Exercise ​ Whereas doctors rightly recommend that their patient should exercise to keep limbs and joints flexible as possible, but that must not be interpreted as doing workouts in the gym - or whatever.
A physical therapist may be likely to set exertion goals for the patient to achieve - which is well meaning, but a very bad idea and counter productive for a PALS.
PALS are hypermetabolic, therefore should avoid strenuous exercise, conserve energy and focus trying to maintain, or increase weight
​​ ​​ Vitamins, supplements, protocols, diets, and inoculations:

Vitamins can indeed be helpful for general health in modest amounts, but have no proven discernable benefit for ALS.

There are a vast range of supplements promoted by commercial entities. Some of which are recommended by PALS but are entirely unsuitable for ALS /MND, just leading to more problems. Some supplements actually exacerbate the neurological situation. Numerous studies have been done in a range of supplements, but none showed any statistical evidence of efficacy. In general, unless your doctor has a specific reason to recommend a particular supplement, we prefer if our PALS friends take none at all other than Vitamin C or / and Vitamin D and in some cases possibly B6 - in modest amounts.

There are some well known "Protocols" which are virtually guaranteed to shorten the life of any PALS.

Popular diets are unhelpful. Many of our PALS friends have a history of following fad diets, went to the gym more than once per week, were fitness enthusiasts, were in the military or sold supplements. Therein surely rests a lesson. If you are a PALS, do not go to a gym.
The diet which PALS should focus on is one of high fat, high protein and high calorific value together with fresh green vegetables, and avoid high ruffage content foods - again, unless their doctor has a specific reason to recommend otherwise.

We do not recommend winter "Flu jabs" for PALS because the risk of complications may outweigh benefits, but you must be guided by your doctor.

Patients treated with RCH4

There is a difficulty in establishing the average starting ALSFRS-R score (ALS Functional Rating Scale - Revised) due to the fact that unfortunately most PALS have not had their score assessed by their neurologist, or their score is not noted in their clinical files or their formal diagnosis of ALS. Where this information is not available, the score decline is estimated for the time of diagnosis in the light of information provided by the patient. However, the estimated decline rate prior to starting treatment is virtually the same as the placebo decline data from the very large Pharmaceutical Industry ALS clinical trial PRO-ACT database. Refer to sections 7 & 8 "Accuracy of data" discussion (below).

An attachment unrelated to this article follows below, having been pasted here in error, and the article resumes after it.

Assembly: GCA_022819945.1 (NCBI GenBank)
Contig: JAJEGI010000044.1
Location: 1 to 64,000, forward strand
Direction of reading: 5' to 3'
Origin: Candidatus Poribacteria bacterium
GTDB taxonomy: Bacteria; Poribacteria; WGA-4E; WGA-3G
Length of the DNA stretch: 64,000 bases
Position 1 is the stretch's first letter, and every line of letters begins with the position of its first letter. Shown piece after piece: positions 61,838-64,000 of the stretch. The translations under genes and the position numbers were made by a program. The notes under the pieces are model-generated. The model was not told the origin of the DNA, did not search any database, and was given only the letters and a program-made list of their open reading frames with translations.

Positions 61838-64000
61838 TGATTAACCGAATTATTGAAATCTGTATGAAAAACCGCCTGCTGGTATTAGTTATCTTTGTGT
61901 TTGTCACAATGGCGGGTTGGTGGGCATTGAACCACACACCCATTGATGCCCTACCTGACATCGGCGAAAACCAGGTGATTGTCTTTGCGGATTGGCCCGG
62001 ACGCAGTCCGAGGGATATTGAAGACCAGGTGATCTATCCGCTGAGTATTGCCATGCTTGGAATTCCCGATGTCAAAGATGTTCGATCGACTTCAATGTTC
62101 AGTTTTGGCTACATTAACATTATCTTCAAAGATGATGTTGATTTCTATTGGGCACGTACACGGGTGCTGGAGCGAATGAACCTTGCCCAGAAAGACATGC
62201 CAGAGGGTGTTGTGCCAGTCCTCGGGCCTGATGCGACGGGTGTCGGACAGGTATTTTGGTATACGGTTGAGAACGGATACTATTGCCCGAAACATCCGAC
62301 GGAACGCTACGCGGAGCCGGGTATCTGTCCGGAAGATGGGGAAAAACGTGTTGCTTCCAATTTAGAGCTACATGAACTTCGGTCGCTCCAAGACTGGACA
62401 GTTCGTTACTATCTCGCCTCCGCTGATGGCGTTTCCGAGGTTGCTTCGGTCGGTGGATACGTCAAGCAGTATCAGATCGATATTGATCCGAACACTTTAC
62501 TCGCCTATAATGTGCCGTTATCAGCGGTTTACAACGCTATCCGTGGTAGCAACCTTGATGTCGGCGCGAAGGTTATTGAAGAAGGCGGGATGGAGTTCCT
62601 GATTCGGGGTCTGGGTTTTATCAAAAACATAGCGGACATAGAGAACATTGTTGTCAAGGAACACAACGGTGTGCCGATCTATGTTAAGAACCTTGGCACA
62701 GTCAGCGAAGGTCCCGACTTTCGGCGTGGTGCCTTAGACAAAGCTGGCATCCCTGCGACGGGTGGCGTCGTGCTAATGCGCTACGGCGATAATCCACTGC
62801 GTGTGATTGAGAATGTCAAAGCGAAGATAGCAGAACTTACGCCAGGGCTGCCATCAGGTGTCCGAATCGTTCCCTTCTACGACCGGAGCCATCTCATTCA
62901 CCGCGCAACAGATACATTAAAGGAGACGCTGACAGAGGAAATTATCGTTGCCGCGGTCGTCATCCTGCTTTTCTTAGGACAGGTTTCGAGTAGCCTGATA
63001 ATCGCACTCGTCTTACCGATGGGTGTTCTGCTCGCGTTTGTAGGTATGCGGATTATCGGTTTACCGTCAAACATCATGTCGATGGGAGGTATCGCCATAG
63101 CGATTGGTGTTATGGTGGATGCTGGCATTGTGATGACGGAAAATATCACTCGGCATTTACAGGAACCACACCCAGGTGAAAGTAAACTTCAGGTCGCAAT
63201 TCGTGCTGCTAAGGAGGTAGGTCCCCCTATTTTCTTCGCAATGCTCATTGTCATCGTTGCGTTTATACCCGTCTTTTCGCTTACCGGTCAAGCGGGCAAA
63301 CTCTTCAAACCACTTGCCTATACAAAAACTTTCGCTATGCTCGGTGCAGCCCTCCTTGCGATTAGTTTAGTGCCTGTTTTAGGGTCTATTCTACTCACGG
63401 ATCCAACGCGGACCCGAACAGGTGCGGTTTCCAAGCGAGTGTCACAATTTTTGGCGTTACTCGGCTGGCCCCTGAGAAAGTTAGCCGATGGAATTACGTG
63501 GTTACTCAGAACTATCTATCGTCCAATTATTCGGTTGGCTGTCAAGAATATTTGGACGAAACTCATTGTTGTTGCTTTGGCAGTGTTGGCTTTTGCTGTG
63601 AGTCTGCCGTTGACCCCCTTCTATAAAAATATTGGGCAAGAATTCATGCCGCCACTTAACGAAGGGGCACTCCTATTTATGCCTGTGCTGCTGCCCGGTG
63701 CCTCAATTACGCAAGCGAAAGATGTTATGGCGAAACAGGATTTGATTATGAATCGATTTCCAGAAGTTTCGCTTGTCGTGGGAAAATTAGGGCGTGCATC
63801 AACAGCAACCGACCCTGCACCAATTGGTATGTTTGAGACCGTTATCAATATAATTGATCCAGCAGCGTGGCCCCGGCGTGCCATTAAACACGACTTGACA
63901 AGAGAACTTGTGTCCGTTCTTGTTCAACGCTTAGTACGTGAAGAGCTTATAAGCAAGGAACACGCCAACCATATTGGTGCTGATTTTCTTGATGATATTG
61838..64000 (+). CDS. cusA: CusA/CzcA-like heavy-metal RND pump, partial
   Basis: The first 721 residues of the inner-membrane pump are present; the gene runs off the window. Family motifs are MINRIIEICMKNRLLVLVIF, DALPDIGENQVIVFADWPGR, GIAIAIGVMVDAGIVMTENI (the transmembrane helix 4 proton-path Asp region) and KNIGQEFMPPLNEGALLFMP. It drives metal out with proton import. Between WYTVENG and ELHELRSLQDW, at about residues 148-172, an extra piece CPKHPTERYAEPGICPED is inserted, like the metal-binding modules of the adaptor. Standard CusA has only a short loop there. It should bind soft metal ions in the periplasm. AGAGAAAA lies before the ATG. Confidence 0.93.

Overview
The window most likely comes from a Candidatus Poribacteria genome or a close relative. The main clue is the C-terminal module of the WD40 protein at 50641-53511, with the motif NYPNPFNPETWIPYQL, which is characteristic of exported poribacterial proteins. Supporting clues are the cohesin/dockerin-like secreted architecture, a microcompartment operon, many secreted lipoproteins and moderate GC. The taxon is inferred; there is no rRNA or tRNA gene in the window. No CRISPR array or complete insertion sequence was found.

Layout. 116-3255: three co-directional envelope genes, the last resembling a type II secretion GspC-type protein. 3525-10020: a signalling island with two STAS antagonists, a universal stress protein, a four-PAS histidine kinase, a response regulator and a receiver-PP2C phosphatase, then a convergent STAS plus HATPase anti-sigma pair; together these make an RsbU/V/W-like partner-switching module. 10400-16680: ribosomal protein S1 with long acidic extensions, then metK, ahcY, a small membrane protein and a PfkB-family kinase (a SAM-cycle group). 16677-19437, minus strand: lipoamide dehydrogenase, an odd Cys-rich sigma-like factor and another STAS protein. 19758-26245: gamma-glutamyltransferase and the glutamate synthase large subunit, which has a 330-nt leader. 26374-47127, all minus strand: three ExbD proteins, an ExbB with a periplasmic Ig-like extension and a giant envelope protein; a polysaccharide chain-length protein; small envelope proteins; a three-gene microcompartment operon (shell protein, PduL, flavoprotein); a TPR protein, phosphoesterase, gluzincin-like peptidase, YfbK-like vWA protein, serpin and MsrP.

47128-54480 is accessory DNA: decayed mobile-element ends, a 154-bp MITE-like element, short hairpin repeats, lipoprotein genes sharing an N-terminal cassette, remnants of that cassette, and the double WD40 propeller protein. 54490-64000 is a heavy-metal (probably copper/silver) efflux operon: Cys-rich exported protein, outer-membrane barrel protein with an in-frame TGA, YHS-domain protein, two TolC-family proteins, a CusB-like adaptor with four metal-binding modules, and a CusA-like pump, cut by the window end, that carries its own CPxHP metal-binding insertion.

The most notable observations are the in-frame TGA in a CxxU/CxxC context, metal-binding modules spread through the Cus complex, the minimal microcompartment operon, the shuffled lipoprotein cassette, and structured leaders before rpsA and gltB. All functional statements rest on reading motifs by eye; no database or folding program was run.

Failures and side effects:

                  16% of PALS treated with RCH4 are non-responders, i.e, subjects decline remains unaltered after start of treatment - it does not work.
                  84% the decline slows in comparison to each subjects decline during an average of 15 months prior to each person starting RCH4. In this                    group, the results vary from marginal slowing of the progression or long term stability or reversal of the decline. (Physical improvement).
                  There are no reports of any related side effects other than short tem stinging if used right out of the fridge (too cold, not holding syringe                    in the hand to come to body temperature first) or in a few instances, small bruising at injection site. This is rare, but can occasionally be                      experienced with any injection. That is not an issue.

                  There have been no other reports of any related side effects other than two reports of an adverse reaction, however, in both of these                          cases while taking RCH4, the PALS were found to also be taking counterfeit Edaravone originating from India which they bought on-line                      off the Internet. In all other cases where counterfeit drugs are not involved, RCH4 appears to be well tolerated. Refer to COUNTERFEITS